You’ll be asked by your travel agent to make a deposit, either a fixed amount or some percentage of
the total cost of your cruise. You’ll then receive a receipt and booking confirmation, either electronically as a PDF file or by snail-mail. You’ll typically be asked to pay the remaining fare usually no later than 60 to 90 days before your departure date.
Cruise lines have varying policies regarding cancellations, and it’s important to look at the fine print in the line’s brochure to make sure you understand the policy. Most lines allow you to cancel for a full refund on your deposit and payment any time up to 75 days before the sailing, after which you have to pay a penalty. When in doubt, always ask your travel agent or do a little independent research online.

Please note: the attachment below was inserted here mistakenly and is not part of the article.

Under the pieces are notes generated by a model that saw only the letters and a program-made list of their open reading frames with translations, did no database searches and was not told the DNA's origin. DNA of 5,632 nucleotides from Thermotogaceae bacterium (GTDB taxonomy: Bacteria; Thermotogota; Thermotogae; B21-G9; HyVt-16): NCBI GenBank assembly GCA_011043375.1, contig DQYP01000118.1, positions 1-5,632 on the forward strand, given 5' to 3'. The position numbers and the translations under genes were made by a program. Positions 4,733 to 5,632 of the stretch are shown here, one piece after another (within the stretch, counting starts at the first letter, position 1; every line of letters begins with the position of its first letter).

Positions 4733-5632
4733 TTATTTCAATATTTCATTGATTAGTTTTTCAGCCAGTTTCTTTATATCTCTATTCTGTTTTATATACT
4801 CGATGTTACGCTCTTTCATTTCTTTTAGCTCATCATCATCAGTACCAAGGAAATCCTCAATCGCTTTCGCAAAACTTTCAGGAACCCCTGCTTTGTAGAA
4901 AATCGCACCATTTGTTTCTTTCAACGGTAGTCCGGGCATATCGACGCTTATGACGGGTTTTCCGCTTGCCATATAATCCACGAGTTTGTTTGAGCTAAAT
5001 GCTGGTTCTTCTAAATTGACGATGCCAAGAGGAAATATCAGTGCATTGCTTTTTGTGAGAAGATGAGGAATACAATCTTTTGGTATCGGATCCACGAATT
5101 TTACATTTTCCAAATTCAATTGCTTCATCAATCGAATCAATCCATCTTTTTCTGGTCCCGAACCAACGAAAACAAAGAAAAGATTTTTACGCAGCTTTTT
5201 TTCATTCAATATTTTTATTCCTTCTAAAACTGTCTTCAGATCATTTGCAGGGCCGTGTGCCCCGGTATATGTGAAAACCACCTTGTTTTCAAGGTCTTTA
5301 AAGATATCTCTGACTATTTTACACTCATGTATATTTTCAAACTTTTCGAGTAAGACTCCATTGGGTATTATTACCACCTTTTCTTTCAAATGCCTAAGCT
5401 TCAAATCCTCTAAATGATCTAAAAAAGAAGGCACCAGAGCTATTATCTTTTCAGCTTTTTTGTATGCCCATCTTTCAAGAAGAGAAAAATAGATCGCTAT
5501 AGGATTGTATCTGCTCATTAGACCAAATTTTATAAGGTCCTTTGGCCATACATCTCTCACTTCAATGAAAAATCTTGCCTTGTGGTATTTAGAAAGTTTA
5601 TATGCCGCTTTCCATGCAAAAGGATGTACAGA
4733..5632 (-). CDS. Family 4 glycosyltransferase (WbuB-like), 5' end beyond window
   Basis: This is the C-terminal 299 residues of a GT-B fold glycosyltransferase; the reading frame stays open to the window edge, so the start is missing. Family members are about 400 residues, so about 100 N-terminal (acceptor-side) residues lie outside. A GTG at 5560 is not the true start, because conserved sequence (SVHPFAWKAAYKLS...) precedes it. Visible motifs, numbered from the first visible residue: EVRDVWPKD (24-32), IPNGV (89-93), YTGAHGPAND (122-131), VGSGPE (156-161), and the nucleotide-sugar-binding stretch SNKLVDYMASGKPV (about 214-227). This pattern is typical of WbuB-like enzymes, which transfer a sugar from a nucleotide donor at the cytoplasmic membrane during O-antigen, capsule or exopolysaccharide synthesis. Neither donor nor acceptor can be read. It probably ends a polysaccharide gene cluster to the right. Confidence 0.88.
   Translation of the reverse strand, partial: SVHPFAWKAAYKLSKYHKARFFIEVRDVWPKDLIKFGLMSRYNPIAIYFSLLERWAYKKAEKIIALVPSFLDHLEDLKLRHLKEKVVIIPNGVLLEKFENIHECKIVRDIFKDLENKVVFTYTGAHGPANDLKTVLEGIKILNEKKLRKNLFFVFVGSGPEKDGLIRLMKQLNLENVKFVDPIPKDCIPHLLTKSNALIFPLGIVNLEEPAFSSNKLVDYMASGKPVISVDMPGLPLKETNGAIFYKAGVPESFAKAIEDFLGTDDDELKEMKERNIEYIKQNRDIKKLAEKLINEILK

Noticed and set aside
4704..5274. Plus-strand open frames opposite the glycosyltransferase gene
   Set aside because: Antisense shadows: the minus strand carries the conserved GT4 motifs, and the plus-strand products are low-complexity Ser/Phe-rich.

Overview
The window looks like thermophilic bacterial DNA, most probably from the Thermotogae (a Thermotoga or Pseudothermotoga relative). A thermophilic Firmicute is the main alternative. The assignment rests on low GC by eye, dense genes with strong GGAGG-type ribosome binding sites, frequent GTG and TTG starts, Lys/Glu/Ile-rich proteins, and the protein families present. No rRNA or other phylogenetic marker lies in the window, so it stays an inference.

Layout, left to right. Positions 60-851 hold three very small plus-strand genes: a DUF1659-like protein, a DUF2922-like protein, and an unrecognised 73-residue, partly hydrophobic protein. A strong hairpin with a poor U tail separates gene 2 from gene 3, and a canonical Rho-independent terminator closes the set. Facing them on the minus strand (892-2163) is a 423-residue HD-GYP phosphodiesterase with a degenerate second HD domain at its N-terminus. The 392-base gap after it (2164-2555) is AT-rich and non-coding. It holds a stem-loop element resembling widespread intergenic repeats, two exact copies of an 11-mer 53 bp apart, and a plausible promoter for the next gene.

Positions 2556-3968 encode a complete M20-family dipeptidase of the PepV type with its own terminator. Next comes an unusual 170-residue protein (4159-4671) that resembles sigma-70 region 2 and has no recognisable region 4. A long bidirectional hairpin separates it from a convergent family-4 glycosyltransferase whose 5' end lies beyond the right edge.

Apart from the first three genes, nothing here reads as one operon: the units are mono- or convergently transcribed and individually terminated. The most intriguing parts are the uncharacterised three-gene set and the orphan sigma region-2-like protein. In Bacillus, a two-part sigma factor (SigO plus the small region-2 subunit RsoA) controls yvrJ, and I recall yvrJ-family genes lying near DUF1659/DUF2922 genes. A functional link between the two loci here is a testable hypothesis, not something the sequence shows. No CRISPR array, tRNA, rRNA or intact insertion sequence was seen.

Onboard Medical Care
Large ships usually have a fully equipped medical facility and staff (a doctor and a nurse or two) on board to handle any emergency. They work in a medical center that typically offers set office hours but is also open on an emergency basis 24 hours a day. A fee (sometimes a steep one) is charged to your onboard account. The staff is equipped to do some surgery, but in cases of major medical emergencies, passengers may be airlifted off the ship by helicopter to the nearest hospital and that can cost a bundle if you’re uninsured.